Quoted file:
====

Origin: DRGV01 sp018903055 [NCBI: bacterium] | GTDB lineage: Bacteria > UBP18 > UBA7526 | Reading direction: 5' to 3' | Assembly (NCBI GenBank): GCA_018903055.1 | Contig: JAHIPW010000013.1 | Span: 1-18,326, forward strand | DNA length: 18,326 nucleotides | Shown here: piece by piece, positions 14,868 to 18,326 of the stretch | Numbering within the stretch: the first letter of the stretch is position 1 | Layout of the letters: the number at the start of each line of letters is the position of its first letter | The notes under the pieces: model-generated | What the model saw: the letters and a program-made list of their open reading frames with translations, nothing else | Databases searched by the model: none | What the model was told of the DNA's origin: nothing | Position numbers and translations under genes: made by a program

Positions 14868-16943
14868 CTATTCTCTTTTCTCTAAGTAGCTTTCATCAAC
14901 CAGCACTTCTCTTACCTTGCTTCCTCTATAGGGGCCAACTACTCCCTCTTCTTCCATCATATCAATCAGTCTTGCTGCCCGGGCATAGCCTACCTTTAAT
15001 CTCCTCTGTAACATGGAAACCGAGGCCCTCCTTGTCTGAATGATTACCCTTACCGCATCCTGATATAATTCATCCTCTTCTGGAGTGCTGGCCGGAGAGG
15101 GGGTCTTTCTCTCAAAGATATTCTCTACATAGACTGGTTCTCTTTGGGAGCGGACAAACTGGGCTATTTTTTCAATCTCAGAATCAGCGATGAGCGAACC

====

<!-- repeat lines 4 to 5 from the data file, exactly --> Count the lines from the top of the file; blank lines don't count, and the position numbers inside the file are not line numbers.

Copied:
14901 CAGCACTTCTCTTACCTTGCTTCCTCTATAGGGGCCAACTACTCCCTCTTCTTCCATCATATCAATCAGTCTTGCTGCCCGGGCATAGCCTACCTTTAAT
15001 CTCCTCTGTAACATGGAAACCGAGGCCCTCCTTGTCTGAATGATTACCCTTACCGCATCCTGATATAATTCATCCTCTTCTGGAGTGCTGGCCGGAGAGG